Slapping the wrist that feeds you
Tuesday, September 01, 2009
by Mosharraf Zaidi
This past week, the government of Pakistan decided to tell the American government and its foreign aid arm, USAID, to cut down on administrative costs in the execution of its development programmes (development programmes that happen to be financed by American taxpayers). Perhaps this is the kind of stand-up Pakistani machismo that Pakistan’s hyper-nationalists have in mind when they plea, on a weekly basis, for more backbone on the Pakistani side, in the ever complex US-Pakistan relationship. Shouting down the next visiting US diplomat for how USAID operates might be sexy for the old school folks at the GHQ, but like so many other things at the GHQ, it would be borne of the lethal cocktail of naivete, ignorance and arrogance that tend to be in such large supply there. Unfortunately for Pakistan, no matter what inspires these outbursts, these kinds of statements represent little more than Imtiazian theatrics. Pakistan is not underdeveloped because of foreign aid and its inherent contradictions and inefficiencies. It is underdeveloped because of Pakistan’s own inherent contradictions, and believe it or not, because of Pakistan’s own inefficiencies.
Highlighting Pakistan’s very flimsy case on the issue of how to spend development assistance in Pakistan is not a defence of the indefensible. The World Bank, USAID, the DFID, the entire UN system, the European Union and a host of smaller bilateral agencies make plenty of mistakes in their stated quest to assist Pakistan’s development. In some cases, such as that of the Americans, the mistakes are rooted in the very DNA of why these agencies are in Pakistan at all. It is no secret that high levels of aid in the post-9/11 world are not primarily about the well-being of Pakistani people. But it should also not be a secret that agencies that are in Pakistan, spending billions of dollars of their money in this country, are here at Pakistan’s invitation, and in more recent times, at Pakistan’s stuttering, slobbering, and salivating insistence. It is not merely ironic for the government to be slapping American wrists over administrative expenditure. It is downright moronic.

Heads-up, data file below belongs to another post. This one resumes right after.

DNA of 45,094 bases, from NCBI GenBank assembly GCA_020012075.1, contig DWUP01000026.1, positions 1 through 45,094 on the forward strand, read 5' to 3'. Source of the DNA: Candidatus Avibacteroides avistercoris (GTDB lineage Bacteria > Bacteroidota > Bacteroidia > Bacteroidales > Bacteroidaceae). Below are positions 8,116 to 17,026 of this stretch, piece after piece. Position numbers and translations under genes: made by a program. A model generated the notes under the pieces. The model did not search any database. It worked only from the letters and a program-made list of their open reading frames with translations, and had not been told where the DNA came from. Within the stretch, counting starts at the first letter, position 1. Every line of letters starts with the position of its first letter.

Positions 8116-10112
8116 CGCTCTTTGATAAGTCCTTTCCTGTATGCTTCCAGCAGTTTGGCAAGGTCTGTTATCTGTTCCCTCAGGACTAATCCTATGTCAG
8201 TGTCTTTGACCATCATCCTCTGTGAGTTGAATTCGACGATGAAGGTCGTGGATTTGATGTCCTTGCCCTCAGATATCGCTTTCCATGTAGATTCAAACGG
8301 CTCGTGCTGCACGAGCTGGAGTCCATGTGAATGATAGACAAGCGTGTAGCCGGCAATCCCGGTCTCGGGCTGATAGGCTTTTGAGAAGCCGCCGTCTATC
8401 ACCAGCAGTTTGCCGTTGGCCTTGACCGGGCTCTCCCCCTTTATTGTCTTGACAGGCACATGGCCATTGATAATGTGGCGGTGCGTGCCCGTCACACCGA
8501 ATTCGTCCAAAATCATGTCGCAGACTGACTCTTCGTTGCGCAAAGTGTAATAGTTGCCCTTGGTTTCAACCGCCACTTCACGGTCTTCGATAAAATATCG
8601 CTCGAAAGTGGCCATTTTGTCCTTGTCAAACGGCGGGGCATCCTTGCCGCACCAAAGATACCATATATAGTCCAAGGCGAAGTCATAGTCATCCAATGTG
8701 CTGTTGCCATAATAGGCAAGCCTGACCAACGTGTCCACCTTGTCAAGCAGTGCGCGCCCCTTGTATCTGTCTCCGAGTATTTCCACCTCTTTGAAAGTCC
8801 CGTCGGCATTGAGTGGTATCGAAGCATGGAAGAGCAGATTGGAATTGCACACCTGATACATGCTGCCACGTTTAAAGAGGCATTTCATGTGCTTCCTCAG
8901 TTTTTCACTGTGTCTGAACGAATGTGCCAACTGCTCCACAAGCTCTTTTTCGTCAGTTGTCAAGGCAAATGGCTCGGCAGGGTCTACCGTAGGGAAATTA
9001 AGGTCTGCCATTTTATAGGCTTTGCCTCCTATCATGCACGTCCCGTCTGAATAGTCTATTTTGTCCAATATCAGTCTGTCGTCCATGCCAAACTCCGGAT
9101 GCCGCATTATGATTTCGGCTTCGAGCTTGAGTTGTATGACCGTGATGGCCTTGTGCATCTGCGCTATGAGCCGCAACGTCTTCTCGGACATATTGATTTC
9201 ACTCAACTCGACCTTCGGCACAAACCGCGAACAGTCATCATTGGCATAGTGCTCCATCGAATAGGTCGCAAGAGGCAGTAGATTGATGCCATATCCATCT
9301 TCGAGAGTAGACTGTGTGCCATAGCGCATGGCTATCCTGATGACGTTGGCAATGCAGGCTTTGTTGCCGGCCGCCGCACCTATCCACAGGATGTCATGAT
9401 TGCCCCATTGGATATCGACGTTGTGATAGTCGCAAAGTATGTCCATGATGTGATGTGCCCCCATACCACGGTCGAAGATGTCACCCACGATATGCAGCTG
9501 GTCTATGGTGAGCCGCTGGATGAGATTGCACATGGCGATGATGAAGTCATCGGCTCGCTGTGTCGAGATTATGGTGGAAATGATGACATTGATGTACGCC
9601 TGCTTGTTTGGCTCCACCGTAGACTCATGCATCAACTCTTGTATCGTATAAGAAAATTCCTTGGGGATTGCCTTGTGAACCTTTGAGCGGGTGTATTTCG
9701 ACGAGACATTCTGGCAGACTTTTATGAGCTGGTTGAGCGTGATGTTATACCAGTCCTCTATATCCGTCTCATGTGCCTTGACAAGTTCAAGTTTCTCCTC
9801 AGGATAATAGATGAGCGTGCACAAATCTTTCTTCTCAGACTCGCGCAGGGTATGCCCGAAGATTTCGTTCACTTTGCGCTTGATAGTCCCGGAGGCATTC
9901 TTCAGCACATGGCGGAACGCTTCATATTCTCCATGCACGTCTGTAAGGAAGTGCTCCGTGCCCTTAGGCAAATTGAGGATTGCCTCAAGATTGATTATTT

Beyond the Imtiazian theatrics, the availability of the kinds of funds that are available — aside from legitimate questions about how relatively cheap Pakistan is — represents a tremendous opportunity for the Pakistani state and citizen. While citizens do their part and more everyday, the Pakistani state, as always, fails itself, its people, and its ‘friends’ — both real and imagined.
Pakistan is in no position to tell any of the ‘Friends of Pakistan’, or the aesthetically more nauseating construct of the ‘Friends of Democratic Pakistan’, how to conduct the business of developing Pakistan. This is because Pakistan has ceded the authority to do so. It has ceded the technical authority, the fiscal authority and the moral authority to dictate the terms of development assistance in very specific ways over many years.
First, it has ceded the technical authority to tell the Americans or anyone else about administrative efficiency, because it does not know what administrative efficiency is. This is not mere hyperbole. The auditor-general of Pakistan, as the supreme and statutory financial oversight office of the country, is supposed to have a bird’s eye view of the country’s finances. In the old days, when being a civil servant meant something more than being a cheerleader for a cadre-specific set of interests, the auditor-general’s office had teeth and it knew how to bite.